Studying

hoody32

Member
Location
norwalk, ct
I plugged in some new data.
480 volt 3 phase
45* ambient temp
75* terminals
90* insulation

3 phase motors of: 1.5hp, 3hp, 3hp, 7.5hp

2-15 Kw, 480 volt 3 phase 3 wire continuous duty heaters.
 

mikeames

Senior Member
Location
Germantown MD
Occupation
Teacher - Electrician - 2017 NEC
You need to size your overloads? Do you know what size your overloads need to be? I don't see them in your calcs.

You Take the FLA not the the FLC. The service factor affects the overloads sizing as I indicate din the Article and section above.
 

hoody32

Member
Location
norwalk, ct
You need to size your overloads? Do you know what size your overloads need to be? I don't see them in your calcs.

You Take the FLA not the the FLC. The service factor affects the overloads sizing as I indicate din the Article and section above.
I’m not sure what size the overloads need to be. I was thinking I could just use the HP chart in the code book.
 

kwired

Electron manager
Location
NE Nebraska
I thought feeder calcs got rounded up as well but then I was taught that its rounded down because going above 250% is only allowed as an exception if breaker is tripping. My calcs are above in post #29
Transformer secondary conductors and feeder taps must have overcurrent protection equal or less than conductor ampacity as a general rule and anything over 800 amps as well. Otherwise nearly all other cases you must have conductor ampacity no less than calculated load (including 125% factor where necessary) but can use next standard higher overcurrent device.

General rule with motor circuits and thermal mag breakers is 2.5 times motor current and next standard size higher being maximum unless it won't allow the motor to start.
 

kwired

Electron manager
Location
NE Nebraska
Few questions. Where does the service factor come into play? To find the current of the heater how do we know we have to decide by 1.732? What table should I be using for the breaker?
Service factor of motor means nothing to branch circuit and feeder calculations. Usually will make a difference in selecting or setting motor overload protection though. Most motor overload units with a "set the dial" are set up for service factor of 1.15 and all you need to do is set to motor nameplate amps (which is why I also gave motor nameplate amps in the information of the setup) but if you have a motor with a service factor of 1.0 you usually need to multiply motor nameplate amps by .90 and use that value for setting overload. Same usually applies when selecting overload thermal elements from a selection table - use nameplate amps selection table for 1.15 SF but derate nameplate amps by .90 if a 1.0 SF. This information is usually on the selection table for thermal elements or in the instructions for electronic overloads.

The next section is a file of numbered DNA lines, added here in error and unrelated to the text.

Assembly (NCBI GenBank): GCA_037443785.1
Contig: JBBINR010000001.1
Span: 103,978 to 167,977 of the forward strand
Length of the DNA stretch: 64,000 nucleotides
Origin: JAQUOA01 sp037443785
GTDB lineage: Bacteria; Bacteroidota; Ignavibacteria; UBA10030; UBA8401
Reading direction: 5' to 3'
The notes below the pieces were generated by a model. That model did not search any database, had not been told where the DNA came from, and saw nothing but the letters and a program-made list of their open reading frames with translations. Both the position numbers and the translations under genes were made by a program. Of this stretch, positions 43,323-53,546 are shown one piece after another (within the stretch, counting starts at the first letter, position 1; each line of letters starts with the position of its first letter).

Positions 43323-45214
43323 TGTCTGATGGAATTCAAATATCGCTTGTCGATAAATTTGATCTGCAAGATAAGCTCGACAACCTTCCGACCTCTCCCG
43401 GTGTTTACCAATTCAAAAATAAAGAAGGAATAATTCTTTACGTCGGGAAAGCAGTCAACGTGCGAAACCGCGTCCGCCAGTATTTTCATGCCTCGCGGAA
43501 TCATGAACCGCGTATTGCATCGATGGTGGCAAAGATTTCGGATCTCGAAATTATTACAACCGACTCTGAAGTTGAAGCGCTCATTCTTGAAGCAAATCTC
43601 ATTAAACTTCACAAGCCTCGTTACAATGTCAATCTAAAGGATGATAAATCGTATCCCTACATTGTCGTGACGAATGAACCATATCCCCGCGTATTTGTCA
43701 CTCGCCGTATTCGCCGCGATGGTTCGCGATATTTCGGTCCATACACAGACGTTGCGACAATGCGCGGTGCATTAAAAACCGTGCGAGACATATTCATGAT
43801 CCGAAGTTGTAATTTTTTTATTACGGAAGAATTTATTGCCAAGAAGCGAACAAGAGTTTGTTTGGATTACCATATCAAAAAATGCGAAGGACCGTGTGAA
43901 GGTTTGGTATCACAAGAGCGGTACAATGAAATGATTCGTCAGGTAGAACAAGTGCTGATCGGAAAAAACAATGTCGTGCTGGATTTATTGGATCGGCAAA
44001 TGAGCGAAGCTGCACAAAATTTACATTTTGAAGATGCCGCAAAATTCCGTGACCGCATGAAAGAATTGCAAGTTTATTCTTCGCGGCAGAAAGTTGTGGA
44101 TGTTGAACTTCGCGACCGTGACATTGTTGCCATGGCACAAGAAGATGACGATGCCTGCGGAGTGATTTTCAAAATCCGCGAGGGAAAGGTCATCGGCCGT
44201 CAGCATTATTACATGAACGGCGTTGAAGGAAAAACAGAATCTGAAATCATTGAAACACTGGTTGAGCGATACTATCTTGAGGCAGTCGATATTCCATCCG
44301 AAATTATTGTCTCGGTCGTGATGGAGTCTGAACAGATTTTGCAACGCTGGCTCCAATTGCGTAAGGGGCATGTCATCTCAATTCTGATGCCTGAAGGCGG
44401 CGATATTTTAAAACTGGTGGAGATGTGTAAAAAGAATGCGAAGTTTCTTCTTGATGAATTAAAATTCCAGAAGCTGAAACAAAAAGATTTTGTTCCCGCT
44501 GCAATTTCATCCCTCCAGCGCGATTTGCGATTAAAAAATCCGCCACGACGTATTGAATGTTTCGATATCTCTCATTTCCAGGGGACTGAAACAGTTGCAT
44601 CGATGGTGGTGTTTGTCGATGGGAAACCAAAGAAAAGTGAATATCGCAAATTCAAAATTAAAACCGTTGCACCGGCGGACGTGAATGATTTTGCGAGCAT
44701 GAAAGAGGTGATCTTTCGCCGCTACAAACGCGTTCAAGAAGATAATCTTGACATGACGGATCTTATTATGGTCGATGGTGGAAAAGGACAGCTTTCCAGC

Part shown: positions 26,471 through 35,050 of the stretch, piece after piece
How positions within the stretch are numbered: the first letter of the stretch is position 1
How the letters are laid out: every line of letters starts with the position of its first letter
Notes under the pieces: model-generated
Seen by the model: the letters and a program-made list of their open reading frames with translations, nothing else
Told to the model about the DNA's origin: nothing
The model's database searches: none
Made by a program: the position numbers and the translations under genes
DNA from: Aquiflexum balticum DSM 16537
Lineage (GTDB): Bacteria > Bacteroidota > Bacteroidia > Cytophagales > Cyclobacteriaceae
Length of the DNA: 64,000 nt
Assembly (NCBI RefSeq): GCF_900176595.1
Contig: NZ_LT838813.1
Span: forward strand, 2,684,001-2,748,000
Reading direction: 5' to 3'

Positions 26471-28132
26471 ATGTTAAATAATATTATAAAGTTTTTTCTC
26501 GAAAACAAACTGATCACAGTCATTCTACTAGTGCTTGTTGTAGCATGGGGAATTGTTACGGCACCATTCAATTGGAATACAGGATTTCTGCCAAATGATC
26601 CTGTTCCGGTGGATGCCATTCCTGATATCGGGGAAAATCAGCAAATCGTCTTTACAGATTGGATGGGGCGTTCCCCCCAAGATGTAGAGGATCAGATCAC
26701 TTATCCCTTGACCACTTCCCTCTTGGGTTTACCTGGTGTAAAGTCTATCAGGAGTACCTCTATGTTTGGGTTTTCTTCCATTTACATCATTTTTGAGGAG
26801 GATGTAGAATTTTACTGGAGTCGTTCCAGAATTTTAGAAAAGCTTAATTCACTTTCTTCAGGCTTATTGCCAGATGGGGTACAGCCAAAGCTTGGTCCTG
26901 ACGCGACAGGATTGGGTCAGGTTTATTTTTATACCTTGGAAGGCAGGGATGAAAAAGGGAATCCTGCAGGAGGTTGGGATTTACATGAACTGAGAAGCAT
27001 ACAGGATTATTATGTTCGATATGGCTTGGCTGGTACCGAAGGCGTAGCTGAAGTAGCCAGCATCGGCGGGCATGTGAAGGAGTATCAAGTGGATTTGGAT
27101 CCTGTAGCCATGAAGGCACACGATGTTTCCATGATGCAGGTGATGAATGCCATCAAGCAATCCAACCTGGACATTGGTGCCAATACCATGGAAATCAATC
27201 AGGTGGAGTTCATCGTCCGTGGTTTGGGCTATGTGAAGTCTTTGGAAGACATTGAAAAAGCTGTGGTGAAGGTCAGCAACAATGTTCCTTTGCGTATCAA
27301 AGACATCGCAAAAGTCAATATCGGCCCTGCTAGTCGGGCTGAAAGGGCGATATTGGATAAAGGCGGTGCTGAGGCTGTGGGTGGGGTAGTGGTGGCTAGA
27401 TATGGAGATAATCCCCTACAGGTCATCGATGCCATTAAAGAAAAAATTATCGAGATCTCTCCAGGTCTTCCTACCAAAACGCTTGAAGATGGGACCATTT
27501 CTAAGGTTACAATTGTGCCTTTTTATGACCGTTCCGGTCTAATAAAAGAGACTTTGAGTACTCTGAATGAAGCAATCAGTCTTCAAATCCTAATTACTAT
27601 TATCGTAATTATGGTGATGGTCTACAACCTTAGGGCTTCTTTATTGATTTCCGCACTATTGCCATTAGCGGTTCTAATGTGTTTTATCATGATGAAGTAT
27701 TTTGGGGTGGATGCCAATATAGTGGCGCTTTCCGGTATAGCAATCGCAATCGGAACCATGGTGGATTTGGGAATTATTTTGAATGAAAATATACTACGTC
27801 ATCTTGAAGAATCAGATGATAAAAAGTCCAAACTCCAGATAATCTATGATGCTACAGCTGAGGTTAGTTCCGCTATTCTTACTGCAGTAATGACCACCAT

The 1.732 factor is not a code thing, this comes from electrical theory studies. VA (which is same as watts for resistance loads) divided by volts gives you amps - but only on a DC or single phase AC circuit. With fully balanced three phase you still need to divide by square root of three to find amps as those amps get distributed across all three lines instead of just two.
 

mikeames

Senior Member
Location
Germantown MD
Occupation
Teacher - Electrician - 2017 NEC
I’m not sure what size the overloads need to be. I was thinking I could just use the HP chart in the code book.
No you don't use the book for overloads. That's the difference between FLC and FLA. Think of FLC as being " Full load current in the CODE" and think of FLA and "Full load amps ACTUAL" The overloads are sized on the actual not the code. The wire size and protection is sized on the FLC.
 

hoody32

Member
Location
norwalk, ct
I plugged in some new data.
480 volt 3 phase
45* ambient temp
75* terminals
90* insulation

3 phase motors of: 1.5hp, 3hp, 3hp, 7.5hp

2-15 Kw, 480 volt 3 phase 3 wire continuous duty heaters.
i want to figure out the feeder size and the overload protection. Is there more information needed to finish the problem? My answer was : #4 aluminum on a 90 amp breaker.
 

mikeames

Senior Member
Location
Germantown MD
Occupation
Teacher - Electrician - 2017 NEC
You need to know the FLA of those motors to calc overloads, so you would need to look at the name plate rating.
 

kwired

Electron manager
Location
NE Nebraska
i want to figure out the feeder size and the overload protection. Is there more information needed to finish the problem? My answer was : #4 aluminum on a 90 amp breaker.
You need to know nameplate current rating to determine motor overloads.

For 75C terminations you must have minimum of 3 AWG aluminum conductor. I had a minimum feeder conductor ampacity of 71.35 amps.

With 90 C conductor and ampacity adjustment for 45 degrees (C?) aambient 3 AWG is still acceptable.
 
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